Draining the Think Tank

Martin Pugh

  • British Social Trends since 1900: A Guide to the Changing Social Structure of Britain edited by A.H. Halsey
    Macmillan, 650 pp, £45.00, October 1988, ISBN 0 333 34521 5
  • Inside the Think Tank: Advising the Cabinet 1971-1983 by Tessa Blackstone and William Plowden
    Heinemann, 258 pp, £14.95, September 1988, ISBN 0 434 07490 X
  • Lobbying: An Insider’s Guide to the Parliamentary Process by Alf Dubs
    Pluto, 228 pp, £12.50, October 1988, ISBN 0 7453 0137 1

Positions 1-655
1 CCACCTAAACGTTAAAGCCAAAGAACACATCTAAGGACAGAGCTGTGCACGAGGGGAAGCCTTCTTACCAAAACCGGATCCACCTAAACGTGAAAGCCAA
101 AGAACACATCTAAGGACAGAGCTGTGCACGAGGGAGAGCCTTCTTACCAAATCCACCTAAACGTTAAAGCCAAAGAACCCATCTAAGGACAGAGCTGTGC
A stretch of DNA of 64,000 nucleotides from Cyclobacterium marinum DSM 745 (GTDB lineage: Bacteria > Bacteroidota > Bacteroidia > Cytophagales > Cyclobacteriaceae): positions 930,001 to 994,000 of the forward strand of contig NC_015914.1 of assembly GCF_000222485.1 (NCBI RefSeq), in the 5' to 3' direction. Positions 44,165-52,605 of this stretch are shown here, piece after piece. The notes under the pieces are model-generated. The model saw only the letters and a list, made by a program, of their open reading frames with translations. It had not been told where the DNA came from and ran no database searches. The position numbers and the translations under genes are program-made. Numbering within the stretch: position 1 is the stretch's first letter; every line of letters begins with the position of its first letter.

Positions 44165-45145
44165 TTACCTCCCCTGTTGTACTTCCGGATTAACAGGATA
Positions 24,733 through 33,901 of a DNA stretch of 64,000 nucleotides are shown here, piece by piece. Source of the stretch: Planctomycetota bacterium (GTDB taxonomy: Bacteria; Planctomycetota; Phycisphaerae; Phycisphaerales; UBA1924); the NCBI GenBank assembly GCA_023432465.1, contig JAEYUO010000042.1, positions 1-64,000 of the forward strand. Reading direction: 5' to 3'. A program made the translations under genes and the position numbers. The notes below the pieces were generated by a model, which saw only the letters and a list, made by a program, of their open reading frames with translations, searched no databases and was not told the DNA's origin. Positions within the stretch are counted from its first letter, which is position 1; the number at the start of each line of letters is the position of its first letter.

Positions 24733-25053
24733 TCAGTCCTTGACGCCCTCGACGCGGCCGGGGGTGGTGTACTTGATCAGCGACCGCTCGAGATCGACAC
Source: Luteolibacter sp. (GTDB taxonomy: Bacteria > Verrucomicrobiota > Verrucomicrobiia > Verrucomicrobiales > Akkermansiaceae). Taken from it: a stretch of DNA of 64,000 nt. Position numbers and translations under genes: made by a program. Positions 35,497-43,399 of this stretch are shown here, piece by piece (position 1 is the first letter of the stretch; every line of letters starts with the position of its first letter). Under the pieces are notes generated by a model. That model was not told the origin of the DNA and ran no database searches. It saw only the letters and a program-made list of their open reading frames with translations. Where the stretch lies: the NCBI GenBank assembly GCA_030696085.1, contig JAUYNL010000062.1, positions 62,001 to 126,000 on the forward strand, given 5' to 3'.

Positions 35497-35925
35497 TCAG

‘It’s a strange thing,’ said Harold Macmillan after becoming Prime Minister, ‘that I have now got the biggest job I ever had, and less help in doing it than I have ever known.’ He referred, of course, to the absence of any significant department for the Prime Minister – the ‘hole in the centre of the system’, as Lord Hunt put it. That most premiers have managed to live with this situation is testament to the strength of the amateur tradition in British politics. Even Macmillan, for all his perception of the problem, still preferred to govern by means of haphazard and short-term expedients, to react to events rather than to anticipate. Yet the idea of a real Prime Minister’s Office had assumed concrete form some forty years earlier in Lloyd George’s so-called Personal Secretariat; and although some of the apparatus associated with his wartime system has survived, notably the Cabinet Secretariat, successive premiers since then have seldom felt the same need for expertise on hand in Downing Street which Lloyd George attempted to satisfy. It was not until after the 1970 Election, when Edward Heath assumed the premiership, that the Personal Secretariat returned to life in the form of the Central Policy Review Staff, popularly known as the Think Tank. What seems surprising is that Heath’s Think Tank, with a basic staff of only twenty, was not much larger than Lloyd George’s.

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